Pros: Solid and not prone to major cracking. Long lifespan if properly maintained (power washing to keep clean, periodic resealing to protect damage from stains and deicing). Can be customized in a wide variety of ways, including stamped, colored, shaped, etc. (although these finishes raise the cost substantially).
Cons: Out of the most popular options (gravel, asphalt, and concrete) concrete is typically the most expensive. It is also prone to staining (from oil, tire marks, etc.) and susceptible from damage from certain types of road salt and/or de-icing chemicals.
Great for: shorter driveways, people who don’t mind periodic cleaning with a power washer.
Concrete (Stamped and/or Colored)
Poured concrete can be stamped to resemble pavers, bricks, stones or other building materials, as well as stamped in numerous patterns. It can also be colored.
Pros: Offers a customizable, designer look. Colors and patterns can hide stains or marks easier than the standard silver color.
Cons: Expensive relative to plain concrete—up to double the cost, depending on the design options. Not as easy to repair as plain concrete. Susceptible to damage from de-icers.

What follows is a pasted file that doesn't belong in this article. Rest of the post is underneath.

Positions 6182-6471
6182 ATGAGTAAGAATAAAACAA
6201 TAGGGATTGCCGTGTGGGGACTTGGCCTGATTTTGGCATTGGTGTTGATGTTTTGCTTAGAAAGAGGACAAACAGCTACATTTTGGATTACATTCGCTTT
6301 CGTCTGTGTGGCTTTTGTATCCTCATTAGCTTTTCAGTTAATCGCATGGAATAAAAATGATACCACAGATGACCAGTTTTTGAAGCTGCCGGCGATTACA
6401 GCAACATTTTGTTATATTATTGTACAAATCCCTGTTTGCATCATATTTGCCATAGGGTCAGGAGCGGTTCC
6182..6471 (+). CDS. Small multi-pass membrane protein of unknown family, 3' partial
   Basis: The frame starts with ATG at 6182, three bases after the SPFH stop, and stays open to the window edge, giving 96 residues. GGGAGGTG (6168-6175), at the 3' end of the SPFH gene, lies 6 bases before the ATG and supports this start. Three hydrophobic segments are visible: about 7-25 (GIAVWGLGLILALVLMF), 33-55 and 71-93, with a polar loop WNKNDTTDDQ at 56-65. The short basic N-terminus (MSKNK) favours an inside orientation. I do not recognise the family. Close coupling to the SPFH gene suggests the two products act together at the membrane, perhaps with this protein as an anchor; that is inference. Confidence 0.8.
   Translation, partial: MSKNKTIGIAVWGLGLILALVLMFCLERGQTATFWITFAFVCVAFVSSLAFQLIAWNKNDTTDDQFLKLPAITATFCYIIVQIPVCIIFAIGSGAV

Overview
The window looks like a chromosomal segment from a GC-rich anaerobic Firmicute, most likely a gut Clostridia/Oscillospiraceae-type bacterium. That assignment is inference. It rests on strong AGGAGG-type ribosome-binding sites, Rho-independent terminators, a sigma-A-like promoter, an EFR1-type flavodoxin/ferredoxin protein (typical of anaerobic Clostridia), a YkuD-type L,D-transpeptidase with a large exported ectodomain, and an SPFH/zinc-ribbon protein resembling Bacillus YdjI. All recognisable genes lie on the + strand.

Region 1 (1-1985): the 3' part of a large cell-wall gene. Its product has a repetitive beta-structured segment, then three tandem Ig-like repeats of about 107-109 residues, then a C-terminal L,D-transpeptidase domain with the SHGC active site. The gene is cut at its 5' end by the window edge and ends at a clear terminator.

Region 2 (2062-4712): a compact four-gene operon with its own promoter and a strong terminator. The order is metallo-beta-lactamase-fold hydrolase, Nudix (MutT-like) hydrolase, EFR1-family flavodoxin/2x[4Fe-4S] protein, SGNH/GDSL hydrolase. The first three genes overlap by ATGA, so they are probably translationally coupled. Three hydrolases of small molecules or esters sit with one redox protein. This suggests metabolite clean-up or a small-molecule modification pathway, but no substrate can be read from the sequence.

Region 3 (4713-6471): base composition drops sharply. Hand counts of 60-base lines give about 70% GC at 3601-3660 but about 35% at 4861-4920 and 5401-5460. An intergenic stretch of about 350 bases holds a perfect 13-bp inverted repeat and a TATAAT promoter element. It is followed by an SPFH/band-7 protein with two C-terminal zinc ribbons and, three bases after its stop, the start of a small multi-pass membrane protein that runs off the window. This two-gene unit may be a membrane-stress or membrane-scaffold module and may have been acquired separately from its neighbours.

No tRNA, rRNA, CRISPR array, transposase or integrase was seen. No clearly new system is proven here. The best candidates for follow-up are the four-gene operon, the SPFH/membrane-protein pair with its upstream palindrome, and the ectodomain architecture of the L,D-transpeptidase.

Great for: shorter driveways (b/c of cost), people who want to match or create a certain aesthetic look.
One of the most popular driveway choices, especially in rural areas and in southern climates. Very economical to purchase with inexpensive installation. Can come in a number of colors.
Pros: Very inexpensive. Quick to install. With maintenance, can last a lifetime.
Cons: Maintenance is high—areas prone to rainfall can have issues with washouts, and in northern areas snow removal can be difficult (and potentially needs to be done by a professional). The gravel needs to be replaced/refreshed often (sometimes as often as yearly), and plan on keeping it raked and weeded. Gravel can also be dusty and rocks can migrate all over—the yard, the landscaping, etc. Stabilizers and/or border materials can be added to help keep things in place, but this does increase the cost.
Great for: Rural properties, properties with long driveways.
The ultimate in environmentally friendly driveway choices, green driveways comes in two main varieties: a full grass surface over a plastic base (the base makes the grass safe to drive on and helps hold the driveway shape); and a grid, typically made from concrete, that allows grass to grow between the spaces (pictured here).